“As a nurse, I saw firsthand how important it is to empower all individuals, men and women of all ages, to make their own choices and control their health and lives. The federal government in issuing the first domestic gag rule in the history of our country targets women in their reproductive choices and impacts essential preventative health services like STD screening and treatment, breast, cervical, and indeed even prostate cancer detection that may take place at these clinics, and HIV testing,” Garlick said on the floor of the House.

But Prunier argued that pro-abortion interests are swaying legislators.

“Democratic leaders on Beacon Hill are rewarding a major campaign contributor, happy to send taxpayer dollars to them so they double down on their support next election cycle,” Prunier said in the written statement. “Taxpayers should remember this the next time a local politician tells them there isn’t enough money for roads or schools, or suggests we need to raise taxes.”

Planned Parenthood Advocacy Fund of Massachusetts, a political action committee allied with Planned Parenthood League of Massachusetts, tweeted a thank-you to House Speaker Robert DeLeo (D-Winthrop) and Michlewitz:

The 14 state representatives who voted no included three Democrats:  Russell Holmes of Mattapan, Thomas Petrolati of Ludlow, and Angelo Scaccia of Readville; and 11 Republicans:  Elizabeth Poirier of North Attleborough, Donald Berthiaume of Spencer, Nicholas Boldyga of Southwick, William Crocker of Barnstable, Peter Durant of Spencer, Sheila Harrington of Groton, Marc Lombardo of Billerica, Joseph McKenna of Webster, Norman Orrall of Lakeville, Michael Soter of Bellingham, and Alyson Sullivan of Abington.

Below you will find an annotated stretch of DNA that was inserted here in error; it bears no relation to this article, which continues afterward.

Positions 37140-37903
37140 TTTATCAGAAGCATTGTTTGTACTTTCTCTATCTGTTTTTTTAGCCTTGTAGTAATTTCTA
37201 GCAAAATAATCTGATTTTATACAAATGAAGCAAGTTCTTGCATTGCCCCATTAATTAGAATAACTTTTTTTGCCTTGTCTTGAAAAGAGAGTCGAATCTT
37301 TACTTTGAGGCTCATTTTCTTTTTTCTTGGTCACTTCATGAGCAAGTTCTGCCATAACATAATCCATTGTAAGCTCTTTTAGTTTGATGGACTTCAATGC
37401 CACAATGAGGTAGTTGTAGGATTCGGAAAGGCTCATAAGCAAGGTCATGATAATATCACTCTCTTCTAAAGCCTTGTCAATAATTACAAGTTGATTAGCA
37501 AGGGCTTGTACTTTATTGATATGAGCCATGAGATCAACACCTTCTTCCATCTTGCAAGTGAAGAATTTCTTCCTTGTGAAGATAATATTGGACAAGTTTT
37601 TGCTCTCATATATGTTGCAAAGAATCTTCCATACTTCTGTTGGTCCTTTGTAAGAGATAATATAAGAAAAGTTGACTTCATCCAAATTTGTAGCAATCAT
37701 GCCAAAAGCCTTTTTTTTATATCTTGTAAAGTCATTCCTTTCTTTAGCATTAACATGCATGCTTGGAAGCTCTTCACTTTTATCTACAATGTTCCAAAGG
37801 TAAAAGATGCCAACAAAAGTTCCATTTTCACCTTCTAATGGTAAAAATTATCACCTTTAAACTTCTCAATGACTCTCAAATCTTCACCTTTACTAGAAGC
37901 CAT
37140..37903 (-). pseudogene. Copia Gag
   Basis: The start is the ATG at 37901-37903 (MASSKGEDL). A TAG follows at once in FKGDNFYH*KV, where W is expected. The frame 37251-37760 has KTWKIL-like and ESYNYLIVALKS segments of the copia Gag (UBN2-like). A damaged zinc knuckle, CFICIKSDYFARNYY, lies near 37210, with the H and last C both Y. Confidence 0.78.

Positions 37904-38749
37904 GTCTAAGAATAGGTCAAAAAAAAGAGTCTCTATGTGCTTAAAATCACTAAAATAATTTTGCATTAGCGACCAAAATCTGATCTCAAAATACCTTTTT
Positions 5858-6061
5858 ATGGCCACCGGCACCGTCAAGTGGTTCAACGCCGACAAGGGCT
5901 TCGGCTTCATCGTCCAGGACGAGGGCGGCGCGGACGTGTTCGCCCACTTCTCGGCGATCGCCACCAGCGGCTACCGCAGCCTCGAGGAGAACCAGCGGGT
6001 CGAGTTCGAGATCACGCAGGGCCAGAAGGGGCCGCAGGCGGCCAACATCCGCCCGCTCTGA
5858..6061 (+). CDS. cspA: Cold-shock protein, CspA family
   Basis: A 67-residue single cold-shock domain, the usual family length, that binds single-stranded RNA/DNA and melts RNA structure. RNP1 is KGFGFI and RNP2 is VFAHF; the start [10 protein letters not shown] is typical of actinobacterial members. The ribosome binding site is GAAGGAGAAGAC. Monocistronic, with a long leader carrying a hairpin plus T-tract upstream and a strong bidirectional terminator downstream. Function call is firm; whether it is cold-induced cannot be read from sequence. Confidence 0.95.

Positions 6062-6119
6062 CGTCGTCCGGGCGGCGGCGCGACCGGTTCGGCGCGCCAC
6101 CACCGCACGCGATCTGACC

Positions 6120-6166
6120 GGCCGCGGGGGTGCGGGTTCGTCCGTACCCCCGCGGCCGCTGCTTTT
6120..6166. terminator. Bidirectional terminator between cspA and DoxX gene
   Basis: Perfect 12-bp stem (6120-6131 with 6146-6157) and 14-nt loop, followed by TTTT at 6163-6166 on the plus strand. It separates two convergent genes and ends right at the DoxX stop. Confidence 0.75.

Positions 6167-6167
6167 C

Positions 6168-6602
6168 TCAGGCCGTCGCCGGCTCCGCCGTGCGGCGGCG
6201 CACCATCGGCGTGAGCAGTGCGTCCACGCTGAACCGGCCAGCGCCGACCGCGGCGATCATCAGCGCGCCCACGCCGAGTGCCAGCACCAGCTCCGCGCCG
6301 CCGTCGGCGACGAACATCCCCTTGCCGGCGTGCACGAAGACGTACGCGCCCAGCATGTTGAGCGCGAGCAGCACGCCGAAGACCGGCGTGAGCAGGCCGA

State Representative Alan Silvia (D-Fall River) was the lone member of the 34-member House Ways and Means Committee to vote against the bill in committee. He voted yes on the floor, however.

Twenty-one Republicans voted yes on the pro-Planned Parenthood bill:  F. Jay Barrows of Mansfield, Angelo D’Emilia of Bridgewater, David DeCoste of Norwell, Shawn Dooley of Norfolk, Kimberly Ferguson of Holden, Paul Frost of Auburn, Susan Gifford of Wareham, assistant minority leader Bradford Hill of Ipswich, Steven Howitt of Seekonk, Randy Hunt of Sandwich, minority leader Bradley Jones of North Reading, Hannah Kane of Shrewsbury, James Kelcourse of Amesbury, Lenny Mirra of West Newbury, David Muradian of Grafton, Mathew Muratore of Plymouth, Shaunna O’Connell of Taunton, Todd Smola of Palmer, David Vieira of Falmouth, Timothy Whelan of Brewster, and Donald Wong of Saugus.

Six Democrats did not vote on the bill:  Bruce Ayers of Quincy, Ann-Margaret Ferrante of Gloucester, Colleen Garry of Dracut, Natalie Higgins of Leominster, James Murphy of Weymouth, and John Rogers of Norwood.

All other Democrats voted yes.

Democrats outnumber Republicans in the Massachusetts House 127-32. There is one unenrolled member, who also voted yes.

[Editor’s Note:  An earlier version of this story stated that state Representative Smitty Pignatelli (D-Lenox) did not vote on the bill, which was true at the time voting closed. He later voted yes. That changed the totals for the floor vote to 140 yes (up from 139 originally), for Democrats to 119 (up from 118 originally), and for Democrats who did not vote on the bill to 6 (down from 7 originally).]